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RBF Network as Kernel Estimator

RBF neural networks belong to the class of kernel estimation methods. These methods use a weighted sum of a finite set of nonlinear functions F(x-ci) to approximate an unknown function f(x). The approximation is constructed from the data samples presented to the network using the following equation:


where h is the number of kernel functions, F() is the kernel function, x is the input vector, c is a vector which represents the center of the kernel function in the n-dimensional space, and wi are the coefficients to adapt the approximating function f(x). If these kernel functions are mapped to a neural-network architecture, a three-layered network can be constructed where each-hidden node is represented by a single kernel function and the coefficients wi represent the weights of the output-layer.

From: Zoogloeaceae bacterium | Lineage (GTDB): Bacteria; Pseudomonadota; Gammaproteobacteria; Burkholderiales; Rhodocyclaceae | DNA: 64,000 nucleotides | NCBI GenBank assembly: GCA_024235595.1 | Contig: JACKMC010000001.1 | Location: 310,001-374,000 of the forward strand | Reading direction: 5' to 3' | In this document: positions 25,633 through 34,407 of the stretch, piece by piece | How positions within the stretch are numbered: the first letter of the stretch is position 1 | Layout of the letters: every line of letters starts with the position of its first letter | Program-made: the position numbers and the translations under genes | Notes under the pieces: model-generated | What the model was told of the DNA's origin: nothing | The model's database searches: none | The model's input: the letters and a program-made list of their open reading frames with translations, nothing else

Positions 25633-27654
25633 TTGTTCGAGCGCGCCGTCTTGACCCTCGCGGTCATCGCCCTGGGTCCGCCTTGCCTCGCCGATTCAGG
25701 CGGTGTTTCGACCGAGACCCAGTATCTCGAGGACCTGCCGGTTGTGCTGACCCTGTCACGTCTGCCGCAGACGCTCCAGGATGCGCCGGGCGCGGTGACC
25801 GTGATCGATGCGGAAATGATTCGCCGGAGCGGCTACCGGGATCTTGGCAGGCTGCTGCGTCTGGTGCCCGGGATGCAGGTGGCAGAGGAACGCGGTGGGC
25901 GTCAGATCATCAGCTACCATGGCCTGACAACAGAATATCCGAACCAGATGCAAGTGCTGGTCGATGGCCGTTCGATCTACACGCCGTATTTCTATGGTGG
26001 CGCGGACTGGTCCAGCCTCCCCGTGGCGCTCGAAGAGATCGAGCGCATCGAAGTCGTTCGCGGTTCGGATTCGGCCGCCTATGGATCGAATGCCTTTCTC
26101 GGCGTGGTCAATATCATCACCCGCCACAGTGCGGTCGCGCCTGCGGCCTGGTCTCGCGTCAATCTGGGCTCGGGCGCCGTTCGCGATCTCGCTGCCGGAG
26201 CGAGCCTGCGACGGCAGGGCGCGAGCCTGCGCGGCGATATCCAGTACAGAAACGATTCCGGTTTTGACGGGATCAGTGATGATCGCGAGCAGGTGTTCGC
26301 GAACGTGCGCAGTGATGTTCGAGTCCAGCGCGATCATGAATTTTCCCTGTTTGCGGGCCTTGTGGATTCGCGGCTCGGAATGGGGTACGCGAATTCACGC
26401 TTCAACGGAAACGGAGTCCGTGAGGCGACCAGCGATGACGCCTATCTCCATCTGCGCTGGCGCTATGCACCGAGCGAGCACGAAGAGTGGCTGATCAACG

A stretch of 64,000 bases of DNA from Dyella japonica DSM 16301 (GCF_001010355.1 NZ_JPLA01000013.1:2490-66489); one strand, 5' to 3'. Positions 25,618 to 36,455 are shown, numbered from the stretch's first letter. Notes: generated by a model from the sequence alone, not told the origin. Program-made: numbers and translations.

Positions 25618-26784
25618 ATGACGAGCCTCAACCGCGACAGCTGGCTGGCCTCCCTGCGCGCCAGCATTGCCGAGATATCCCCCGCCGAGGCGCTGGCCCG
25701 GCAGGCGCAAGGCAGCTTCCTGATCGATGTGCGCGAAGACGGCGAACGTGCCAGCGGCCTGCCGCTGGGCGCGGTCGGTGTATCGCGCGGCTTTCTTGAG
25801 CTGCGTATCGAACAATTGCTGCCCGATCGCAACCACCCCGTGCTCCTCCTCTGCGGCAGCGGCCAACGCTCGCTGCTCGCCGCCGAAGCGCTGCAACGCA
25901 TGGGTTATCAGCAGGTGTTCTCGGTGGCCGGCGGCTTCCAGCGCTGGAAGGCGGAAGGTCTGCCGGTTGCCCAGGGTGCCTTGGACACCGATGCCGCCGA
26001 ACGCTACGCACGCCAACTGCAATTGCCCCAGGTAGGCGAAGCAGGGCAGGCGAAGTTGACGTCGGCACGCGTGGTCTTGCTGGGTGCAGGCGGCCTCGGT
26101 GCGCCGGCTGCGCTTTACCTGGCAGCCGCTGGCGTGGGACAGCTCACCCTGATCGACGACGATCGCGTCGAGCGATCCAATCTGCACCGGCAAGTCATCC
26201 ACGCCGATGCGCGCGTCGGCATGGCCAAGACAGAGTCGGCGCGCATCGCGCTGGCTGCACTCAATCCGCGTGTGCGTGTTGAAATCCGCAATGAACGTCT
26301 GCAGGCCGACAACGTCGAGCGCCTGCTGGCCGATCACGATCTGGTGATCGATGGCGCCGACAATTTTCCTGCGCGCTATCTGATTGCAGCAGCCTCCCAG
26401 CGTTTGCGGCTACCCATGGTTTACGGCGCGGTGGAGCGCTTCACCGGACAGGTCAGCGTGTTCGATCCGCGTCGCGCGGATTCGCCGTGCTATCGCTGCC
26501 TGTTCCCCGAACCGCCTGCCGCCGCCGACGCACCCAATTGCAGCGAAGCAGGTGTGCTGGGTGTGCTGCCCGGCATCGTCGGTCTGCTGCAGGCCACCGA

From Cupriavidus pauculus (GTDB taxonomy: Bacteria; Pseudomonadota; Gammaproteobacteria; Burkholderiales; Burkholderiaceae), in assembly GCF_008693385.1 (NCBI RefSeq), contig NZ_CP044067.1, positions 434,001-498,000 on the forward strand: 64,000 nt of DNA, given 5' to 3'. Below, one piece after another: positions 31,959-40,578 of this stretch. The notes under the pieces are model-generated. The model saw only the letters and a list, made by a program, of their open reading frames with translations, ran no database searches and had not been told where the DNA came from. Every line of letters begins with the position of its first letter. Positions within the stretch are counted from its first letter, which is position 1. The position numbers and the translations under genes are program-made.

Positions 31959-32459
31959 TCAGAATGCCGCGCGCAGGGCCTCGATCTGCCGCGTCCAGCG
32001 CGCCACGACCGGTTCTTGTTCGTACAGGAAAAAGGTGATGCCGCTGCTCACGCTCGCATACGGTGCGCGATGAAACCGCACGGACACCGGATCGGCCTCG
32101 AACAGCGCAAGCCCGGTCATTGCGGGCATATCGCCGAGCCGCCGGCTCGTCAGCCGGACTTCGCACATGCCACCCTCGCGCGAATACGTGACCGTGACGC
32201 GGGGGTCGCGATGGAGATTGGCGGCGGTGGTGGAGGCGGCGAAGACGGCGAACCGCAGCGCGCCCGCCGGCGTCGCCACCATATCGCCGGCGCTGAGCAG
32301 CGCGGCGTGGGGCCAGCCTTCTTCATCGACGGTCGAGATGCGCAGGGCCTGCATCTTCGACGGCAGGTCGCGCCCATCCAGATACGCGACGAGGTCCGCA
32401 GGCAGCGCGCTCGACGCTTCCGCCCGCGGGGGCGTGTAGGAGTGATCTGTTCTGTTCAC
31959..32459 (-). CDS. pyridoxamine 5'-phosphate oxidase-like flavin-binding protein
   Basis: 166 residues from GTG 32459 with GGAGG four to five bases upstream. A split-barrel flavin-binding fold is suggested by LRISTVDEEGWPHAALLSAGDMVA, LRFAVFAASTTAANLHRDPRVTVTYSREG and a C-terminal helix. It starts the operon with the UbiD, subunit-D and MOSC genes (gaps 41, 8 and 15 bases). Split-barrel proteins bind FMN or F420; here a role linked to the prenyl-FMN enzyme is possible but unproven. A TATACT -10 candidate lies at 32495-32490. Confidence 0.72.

The type of each kernel function can be chosen out of a large class of functions and in fact, it has been shown more recently that an arbitrary non-linearity is sufficient for representing any functional relationship by a neural network. Gaussian kernel functions are widely used throughout the literature. It has been shown that a small modification to the Gaussian kernel function improves the performance of RBF-networks for classification tasks:

When R equals 0, the kernel function is the classical Gaussian function  (see figure below). A large R creates a flat top of the kernel which more and more approaches the form of a cylinder with increasing R.


The output layer of an RBF network combines the kernel function of all hidden neurons with a linear-weighted sum of these functions. Depending on various parameters, the response of the network can assume virtually all thinkable shapes. Several possible response functions obtained from a network with five hidden neurons by varying the S and the R parameters are displayed below.

Last Update: 2006-Jšn-17